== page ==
Flooding caused by Hurricane Fiona in Cayey, P.R., on Sunday. Forecasters said as much as 30 inches of rain could fall in some places.
Hurricane Fiona made landfall on the eastern coast of the Dominican Republic on Monday morning, a day after the storm knocked out power to nearby Puerto Rico and caused what the governor there called “catastrophic” damages.
Nearly 1.5 million customers in Puerto Rico were without electricity early Monday morning, according to poweroutage.us, which tracks power interruptions.
Pedro Pierluisi, the governor of Puerto Rico, said at a news conference Sunday afternoon that the authorities were assessing damage and working to stave off a growing disaster. He said officials were rescuing people in isolated areas and deploying the National Guard and other personnel to evacuate low-lying areas where rivers were expected to flood.
“Hurricane Fiona has blanketed Puerto Rico,” Mr. Pierluisi said in Spanish, adding that the storm has been one of the most significant to hit since Hurricane Maria devastated it in 2017. “This has been a direct impact that has covered all of the island.”
The storm made landfall in the Dominican Republic, meaning the eye of the storm crossed the shoreline, at 3:30 a.m. Eastern time Monday morning near Boca de Yuma. At the time, its maximum sustained winds were estimated at 90 miles per hour.
Fiona is expected to move over the eastern part of the Dominican Republic through Monday and toward the Turks and Caicos Islands on Tuesday. It is expected to grow stronger over the next few days and become a major hurricane — meaning a Category 3 or higher — by Wednesday, the National Hurricane Center said.
Hurricane watches and warnings were in effect across the region. Puerto Rico remained under a hurricane warning on Monday, meaning hurricane conditions were expected, along with the Turks and Caicos and the eastern coast of the Dominican Republic, from Cabo Caucedo to Cabo Frances Viejo. The north coast, from Cabo Frances Viejo westward to Puerto Plata, was under a hurricane watch. The northern and eastern parts of the country could get four to eight inches of rain.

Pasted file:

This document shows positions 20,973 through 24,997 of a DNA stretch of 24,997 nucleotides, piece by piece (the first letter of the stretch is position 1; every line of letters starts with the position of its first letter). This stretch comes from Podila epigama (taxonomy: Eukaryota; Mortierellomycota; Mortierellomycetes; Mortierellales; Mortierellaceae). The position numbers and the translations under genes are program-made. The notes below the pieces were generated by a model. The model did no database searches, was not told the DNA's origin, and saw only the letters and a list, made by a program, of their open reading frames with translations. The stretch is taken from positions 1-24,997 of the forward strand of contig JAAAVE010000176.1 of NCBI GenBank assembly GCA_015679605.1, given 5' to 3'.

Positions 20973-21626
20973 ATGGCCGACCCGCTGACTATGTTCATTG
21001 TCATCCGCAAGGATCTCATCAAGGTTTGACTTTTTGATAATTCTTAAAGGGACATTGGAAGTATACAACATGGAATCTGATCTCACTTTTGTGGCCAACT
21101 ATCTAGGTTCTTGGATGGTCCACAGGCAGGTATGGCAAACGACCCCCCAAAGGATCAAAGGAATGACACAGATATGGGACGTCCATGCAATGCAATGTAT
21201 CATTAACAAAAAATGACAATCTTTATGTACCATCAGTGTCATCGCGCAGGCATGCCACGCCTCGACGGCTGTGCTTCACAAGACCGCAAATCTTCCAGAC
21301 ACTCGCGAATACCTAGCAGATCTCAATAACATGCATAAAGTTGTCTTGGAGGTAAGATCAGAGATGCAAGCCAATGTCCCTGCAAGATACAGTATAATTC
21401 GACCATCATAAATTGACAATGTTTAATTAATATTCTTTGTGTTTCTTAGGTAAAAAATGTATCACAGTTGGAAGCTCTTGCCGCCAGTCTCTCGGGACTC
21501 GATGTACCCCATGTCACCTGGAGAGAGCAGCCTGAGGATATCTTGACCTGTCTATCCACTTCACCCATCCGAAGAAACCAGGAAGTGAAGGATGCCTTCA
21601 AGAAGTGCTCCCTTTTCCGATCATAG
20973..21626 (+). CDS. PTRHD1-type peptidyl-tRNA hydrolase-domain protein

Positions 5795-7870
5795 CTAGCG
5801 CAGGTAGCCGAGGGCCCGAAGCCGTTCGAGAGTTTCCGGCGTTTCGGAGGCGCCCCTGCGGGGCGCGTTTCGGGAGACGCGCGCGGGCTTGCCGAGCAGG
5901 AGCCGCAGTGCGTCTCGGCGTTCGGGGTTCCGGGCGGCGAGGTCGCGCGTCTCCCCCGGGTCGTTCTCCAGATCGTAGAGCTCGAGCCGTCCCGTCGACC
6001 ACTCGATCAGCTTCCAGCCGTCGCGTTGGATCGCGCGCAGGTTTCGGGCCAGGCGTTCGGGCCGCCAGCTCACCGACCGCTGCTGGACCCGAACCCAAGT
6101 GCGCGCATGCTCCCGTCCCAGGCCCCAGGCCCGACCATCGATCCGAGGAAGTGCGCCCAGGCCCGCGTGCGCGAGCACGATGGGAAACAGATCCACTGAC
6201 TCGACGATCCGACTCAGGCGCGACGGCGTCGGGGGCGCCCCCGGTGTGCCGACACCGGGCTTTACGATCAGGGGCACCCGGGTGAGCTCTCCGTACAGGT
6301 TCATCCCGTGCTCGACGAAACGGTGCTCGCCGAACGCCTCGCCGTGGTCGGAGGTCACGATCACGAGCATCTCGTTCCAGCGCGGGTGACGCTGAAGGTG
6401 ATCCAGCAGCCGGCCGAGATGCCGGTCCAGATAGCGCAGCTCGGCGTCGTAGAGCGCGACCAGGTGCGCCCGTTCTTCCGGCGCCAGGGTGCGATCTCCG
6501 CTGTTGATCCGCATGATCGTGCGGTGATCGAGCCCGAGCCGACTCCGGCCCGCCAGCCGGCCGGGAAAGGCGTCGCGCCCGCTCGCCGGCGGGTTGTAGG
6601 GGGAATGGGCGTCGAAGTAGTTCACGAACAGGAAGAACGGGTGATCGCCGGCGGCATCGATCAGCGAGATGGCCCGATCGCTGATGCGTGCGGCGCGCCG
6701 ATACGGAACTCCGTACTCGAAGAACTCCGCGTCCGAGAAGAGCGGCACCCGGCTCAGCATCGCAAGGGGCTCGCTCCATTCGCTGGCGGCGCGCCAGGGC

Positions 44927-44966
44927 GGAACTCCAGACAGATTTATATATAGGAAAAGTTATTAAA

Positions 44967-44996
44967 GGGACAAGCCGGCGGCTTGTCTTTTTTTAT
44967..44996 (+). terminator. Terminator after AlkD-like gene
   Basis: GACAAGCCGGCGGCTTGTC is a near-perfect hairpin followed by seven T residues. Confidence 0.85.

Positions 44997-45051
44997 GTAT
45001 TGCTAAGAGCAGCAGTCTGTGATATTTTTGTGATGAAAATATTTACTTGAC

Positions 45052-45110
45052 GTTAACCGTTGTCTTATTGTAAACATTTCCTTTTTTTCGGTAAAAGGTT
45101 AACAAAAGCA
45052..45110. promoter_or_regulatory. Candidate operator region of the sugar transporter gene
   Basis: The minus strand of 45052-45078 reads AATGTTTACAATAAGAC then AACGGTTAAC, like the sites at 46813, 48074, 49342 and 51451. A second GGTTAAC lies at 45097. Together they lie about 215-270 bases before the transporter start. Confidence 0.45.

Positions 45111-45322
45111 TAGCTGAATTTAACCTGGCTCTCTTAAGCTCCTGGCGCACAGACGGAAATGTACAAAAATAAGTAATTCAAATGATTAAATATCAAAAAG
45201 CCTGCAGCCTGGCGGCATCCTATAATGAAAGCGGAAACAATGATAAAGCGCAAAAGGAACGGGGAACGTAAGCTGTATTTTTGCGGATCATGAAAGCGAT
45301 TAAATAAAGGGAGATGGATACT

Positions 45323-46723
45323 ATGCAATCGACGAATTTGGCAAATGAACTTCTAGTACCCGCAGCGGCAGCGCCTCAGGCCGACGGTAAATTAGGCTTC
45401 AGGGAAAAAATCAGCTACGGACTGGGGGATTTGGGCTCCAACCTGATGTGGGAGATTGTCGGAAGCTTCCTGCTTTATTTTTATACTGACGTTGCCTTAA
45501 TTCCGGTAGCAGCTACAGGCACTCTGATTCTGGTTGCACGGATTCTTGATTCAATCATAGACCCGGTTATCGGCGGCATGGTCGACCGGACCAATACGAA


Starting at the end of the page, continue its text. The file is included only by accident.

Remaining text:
The Dominican president, Luis Abinader, said during a Sunday night news conference that the electricity company and government agencies had personnel “at the ready” to respond to emergencies.
In Puerto Rico, eventual rainfall totals could reach 12 to 16 inches, with local totals of 30 inches, particularly across eastern and southern Puerto Rico, forecasters said. The rain threatened to cause not only flash flooding across Puerto Rico and portions of the eastern Dominican Republic but also mudslides and landslides.
Heavy rains were still expected into Monday in Puerto Rico. Since Hurricane Maria in 2017, unreliable electricity has been a mainstay of life on the island, leading to a slow recovery and widespread protests by frustrated residents.
On Sunday, President Biden approved an emergency declaration for Puerto Rico, authorizing federal agencies to coordinate disaster relief efforts.
The storm surge and tide from heavy rains in Puerto Rico could flood normally dry areas along the coast, and forecasters warned that the water could reach one to three feet on the southern coast if the peak surge occurred at high tide.
The storm could bring four to six inches of rain to the British and U.S. Virgin Islands and up to 10 inches on St. Croix, forecaster said.
If the storm continues on a north-northwest track, it could affect the Bahamas, the Hurricane Center said.
Credit New York Times